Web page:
When an artist has a massive audience and influence, it should be their civic duty to have a voice, on and off the track. Today, Porter Robinson shared an extremely personal and touching story about his brother on social media, making a positive impact on the music community.
In late 2016, his 17-year-old brother Mark was diagnosed with a rare form of cancer called Burkitt Lymphoma. Around the same time Robinson was on his Shelter tour with Madeon, a mass in Mark's abdomen was doubling in size every 24 hours. Thankfully with the help UNC medicine, he is now cancer free.
Robinson went on to share that the US has a 90% or higher survival rate with patients. However, due to a more common connection between malaria and this type of cancer, kids' survival rates in Malawi drop to 29%. The producer announced he is teaming up with UNC to start a fund to raise money in Malawi for more resources in hopes to increase the survival rate. He also mentioned he will have a booth dedicated to the cause at his music festival, Second Sky.
To find more information and support this great cause, visit www.robinsonmalawifund.org.
View this post on Instagram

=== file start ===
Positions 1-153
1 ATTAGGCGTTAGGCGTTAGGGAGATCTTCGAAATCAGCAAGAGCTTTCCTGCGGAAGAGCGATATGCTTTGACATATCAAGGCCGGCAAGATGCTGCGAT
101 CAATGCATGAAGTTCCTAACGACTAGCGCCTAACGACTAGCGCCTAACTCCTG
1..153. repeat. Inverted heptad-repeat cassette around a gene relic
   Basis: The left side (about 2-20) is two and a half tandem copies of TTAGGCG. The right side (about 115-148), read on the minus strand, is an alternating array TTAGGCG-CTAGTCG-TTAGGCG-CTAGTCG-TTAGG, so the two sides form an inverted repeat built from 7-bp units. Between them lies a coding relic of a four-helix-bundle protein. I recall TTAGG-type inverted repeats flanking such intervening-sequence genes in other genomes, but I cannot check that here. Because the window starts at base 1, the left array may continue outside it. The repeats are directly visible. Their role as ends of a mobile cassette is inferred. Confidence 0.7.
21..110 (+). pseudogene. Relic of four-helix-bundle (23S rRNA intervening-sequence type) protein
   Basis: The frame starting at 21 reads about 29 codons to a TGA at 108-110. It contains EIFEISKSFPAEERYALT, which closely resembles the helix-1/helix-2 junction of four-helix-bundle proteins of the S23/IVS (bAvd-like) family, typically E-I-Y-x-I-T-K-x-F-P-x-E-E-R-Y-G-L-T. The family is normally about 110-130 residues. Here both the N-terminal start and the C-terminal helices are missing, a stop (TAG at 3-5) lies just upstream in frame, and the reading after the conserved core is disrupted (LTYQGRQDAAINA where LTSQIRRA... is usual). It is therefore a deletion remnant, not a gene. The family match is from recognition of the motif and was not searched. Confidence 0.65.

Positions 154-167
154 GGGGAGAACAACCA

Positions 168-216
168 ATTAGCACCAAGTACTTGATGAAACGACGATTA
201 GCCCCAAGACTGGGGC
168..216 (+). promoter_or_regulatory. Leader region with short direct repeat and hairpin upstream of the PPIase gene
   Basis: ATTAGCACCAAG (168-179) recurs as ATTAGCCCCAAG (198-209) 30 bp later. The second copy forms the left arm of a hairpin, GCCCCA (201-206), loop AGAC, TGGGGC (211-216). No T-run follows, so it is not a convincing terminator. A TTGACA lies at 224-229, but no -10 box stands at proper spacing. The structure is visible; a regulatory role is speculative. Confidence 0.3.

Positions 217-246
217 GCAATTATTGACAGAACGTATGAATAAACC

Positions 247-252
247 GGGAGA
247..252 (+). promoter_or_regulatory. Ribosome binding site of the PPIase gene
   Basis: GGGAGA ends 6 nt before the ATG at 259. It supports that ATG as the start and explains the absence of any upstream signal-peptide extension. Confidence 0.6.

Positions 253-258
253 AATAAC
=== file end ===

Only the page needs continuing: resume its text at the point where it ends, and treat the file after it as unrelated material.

in november of 2016, my then 17-year-old younger brother Mark was hospitalized with a rare and aggressive form of cancer called Burkitt lymphoma. he had a mass in his abdomen that was doubling in size every 24 hours. mark is pretty much my best friend - it was utterly devastating and one of the most difficult things i've ever been through (and surely a million times worse for him). through mark's own fortitude, and through the high quality of care from his doctors (Drs. Westmoreland & Hipps), nurses and staff at @UNCMedicine, i'm extremely happy to say that, as of February 2017 Mark finished his treatment and is now 100% cancer free and thriving. here's why i'm bringing this up: the survival rate for Burkitt lymphoma in the US is 90% or higher. but for kids in malawi, where it's much more common due to the connection between malaria and this form of cancer, the survival rate can be as low as about 29%. one of Mark’s doctors, Dr. Westmoreland, leads the pediatric cancer program that UNC operates in Malawi. i’m starting a fund in cooperation with UNC to help improve the survival rate in that region so that those families won't have to needlessly lose loved ones. in this case, more resources translates directly into higher survival rates. Second Sky (@secondskyfest) is going to have a booth (with Mark's doctor there!) to share information and accept donations for this cause -- we have a goal to raise $50,000 (or hopefully higher) and i'm going to match everyone's donations at the festival! if you’d like to get involved in supporting this cause, you can find more information here (also the link in my bio): www.robinsonmalawifund.org